The Constitution, must like the Declaration, was proved a failure not by the existence of slavery, which it allowed, but rather by the Civil War itself.  The Constitution has several clauses which allow for the existence of slavery (Article I, Section2; Article IV, Section 2), and it also contains language which would allow for the peaceful amending of the document to nullify these section and prohibit slavery by means other than war (Article V).  But in the mid-nineteenth century, the Constitution was presented with the problem of slavery in a manner that even Amendment V could not remedy.  Civic humanists were quick to purport that society would change for the better, almost in a Darwinist way, but the North was not willing to allow the South to continue slavery even for one more decade, and both were unwilling to compromise.  Such a dichotomy does not lend itself well to a peaceful amending of the Constitution, and absent such an amendment or other such peaceful resolution, the only way to remedy the situation in the quick way the North sought was violence.
Alexis de Tocqueville, on his visit to the United States in the early 1830’s, wrote in Democracy in America that there were not vast differences in the distribution of money, power or social status (Davis, p.149).  Clearly, Tocqueville never visited a plantation in South Carolina to view the distribution of money, power or social status between the blacks and the whites, or like many other influential people, he chose to ignore it.  If he had visited a slave owner and had the courage to write about the institution of slavery, he would have found a distribution so unequal that he would have been writing about the virtues of Europe, not America.  But he chose not to take issue with the existence of slavery, and allowed it to persist.  In this fashion, he and other people with influence were as guilty as the slave-holders themselves for failing to act to stop such an immoral institution.  The non-existence of this courage further led to the necessity of violence to finally put and end to the institution.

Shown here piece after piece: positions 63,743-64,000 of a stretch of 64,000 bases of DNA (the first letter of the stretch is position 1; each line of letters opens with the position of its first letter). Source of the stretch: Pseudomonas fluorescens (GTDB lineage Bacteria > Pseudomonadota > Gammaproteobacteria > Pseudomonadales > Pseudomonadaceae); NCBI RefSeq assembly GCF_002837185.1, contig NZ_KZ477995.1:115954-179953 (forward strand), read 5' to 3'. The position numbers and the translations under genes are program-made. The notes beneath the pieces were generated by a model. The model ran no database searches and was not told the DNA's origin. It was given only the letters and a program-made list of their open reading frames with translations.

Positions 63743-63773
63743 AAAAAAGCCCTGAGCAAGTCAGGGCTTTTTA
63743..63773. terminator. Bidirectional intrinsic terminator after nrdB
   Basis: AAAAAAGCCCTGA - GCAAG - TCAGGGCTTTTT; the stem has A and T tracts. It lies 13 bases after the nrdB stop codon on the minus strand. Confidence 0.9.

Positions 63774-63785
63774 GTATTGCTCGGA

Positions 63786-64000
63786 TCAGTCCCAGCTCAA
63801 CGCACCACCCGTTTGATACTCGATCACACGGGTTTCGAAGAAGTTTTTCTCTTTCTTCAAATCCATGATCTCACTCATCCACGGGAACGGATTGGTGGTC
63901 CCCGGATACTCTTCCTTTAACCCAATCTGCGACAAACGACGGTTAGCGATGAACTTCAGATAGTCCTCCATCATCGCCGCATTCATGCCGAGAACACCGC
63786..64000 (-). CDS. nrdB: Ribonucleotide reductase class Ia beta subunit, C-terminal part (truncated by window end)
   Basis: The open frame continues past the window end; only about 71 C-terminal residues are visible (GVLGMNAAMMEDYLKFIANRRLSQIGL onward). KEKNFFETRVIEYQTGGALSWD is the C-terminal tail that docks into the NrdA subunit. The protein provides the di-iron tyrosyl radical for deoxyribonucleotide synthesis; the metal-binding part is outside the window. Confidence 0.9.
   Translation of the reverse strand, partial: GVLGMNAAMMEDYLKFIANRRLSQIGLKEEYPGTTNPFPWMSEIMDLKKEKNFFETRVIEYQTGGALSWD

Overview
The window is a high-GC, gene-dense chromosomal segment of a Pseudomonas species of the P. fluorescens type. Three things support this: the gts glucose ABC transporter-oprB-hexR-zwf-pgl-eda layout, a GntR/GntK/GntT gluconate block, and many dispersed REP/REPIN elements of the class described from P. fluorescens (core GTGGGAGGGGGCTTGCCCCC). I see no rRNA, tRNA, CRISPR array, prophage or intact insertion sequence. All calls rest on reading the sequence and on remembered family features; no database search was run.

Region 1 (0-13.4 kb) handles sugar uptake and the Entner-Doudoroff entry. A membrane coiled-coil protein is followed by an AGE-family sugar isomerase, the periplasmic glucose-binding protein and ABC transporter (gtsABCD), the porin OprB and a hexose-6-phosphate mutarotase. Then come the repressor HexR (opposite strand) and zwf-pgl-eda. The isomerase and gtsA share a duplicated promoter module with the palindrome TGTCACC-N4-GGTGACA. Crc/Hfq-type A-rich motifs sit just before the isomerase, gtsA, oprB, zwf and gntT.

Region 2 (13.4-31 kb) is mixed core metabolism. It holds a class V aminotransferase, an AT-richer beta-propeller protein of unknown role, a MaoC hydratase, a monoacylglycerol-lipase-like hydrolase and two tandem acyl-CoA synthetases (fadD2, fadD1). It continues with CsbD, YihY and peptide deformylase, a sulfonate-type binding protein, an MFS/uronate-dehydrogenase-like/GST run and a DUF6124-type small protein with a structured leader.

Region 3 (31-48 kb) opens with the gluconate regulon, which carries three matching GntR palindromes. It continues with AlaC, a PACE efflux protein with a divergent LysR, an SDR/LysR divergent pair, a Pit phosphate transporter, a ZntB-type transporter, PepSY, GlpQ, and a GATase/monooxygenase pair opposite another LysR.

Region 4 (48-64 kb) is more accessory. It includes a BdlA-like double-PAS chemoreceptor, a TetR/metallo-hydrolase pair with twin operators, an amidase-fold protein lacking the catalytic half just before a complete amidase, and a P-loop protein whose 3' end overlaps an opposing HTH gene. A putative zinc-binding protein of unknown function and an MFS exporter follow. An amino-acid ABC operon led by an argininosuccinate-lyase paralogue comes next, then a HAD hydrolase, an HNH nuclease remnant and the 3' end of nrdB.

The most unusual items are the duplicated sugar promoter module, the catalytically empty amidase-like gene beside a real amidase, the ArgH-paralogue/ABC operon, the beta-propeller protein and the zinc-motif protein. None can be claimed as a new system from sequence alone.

The Dred Scott decision handed down by the Supreme Court in 1857 was certainly the point of no return for the North.  In the Dred Scott case, the high Court said that, “A free Negro of the African race, whose ancestor s were brought to this country and sold as slaves, is not a ‘citizen’ within the meaning of the Constitution of the United States … Consequentially, the special rights and immunities guaranteed to citizens do not apply to them.”  (Scott v. Sandford, 60 U.S. 393, 1857).  The North was now in the position of having to defend their belief that the institution of slavery should not exist in the United States, and they did this by pressuring the South with the abolition movement to abolish slavery.
B.  The Direct Causes of the Civil War
Once the philosophical foundation had been laid for the existence of slavery, it would take a movement unparalleled in American history to reverse the momentum supporting slavery.  In the decades preceding the Civil War, the population of slaves, a self-reproducing labor force, expanded by 500%, and in a direct proportion, the South grew increasingly dependent on slaves for their labor (Davis, 160).  At the same time, the physical size of the South was expanding, taking on Mississippi, Alabama and Missouri as slave states.  The turning point was the crises involving the various compromises, designed to harmonize the division of the country, which in fact only added fuel to the fire of resentment and outrage.  The abolitionist movement further fanned the flames, infuriating the South, and creating political divisions between those like Garrison who believed a peaceful end to slavery was unlikely and the new Republicans, who sought a democratic means to remedy the disparaging situation.
Out of this tumultuous upheaval rose Abraham Lincoln, a savvy lawyer whose goal was the maintenance of one America and preventing the division of the young country.  For this cause he led the country to Civil War, gambling on the superior warfare of the North to be able to hold the country together and end slavery at the same time.  Lincoln was successful in keeping the country together and ending slavery, but we are still living with the repercussions of a violent means to the end of slavery today in the form of persistent racism and discrimination.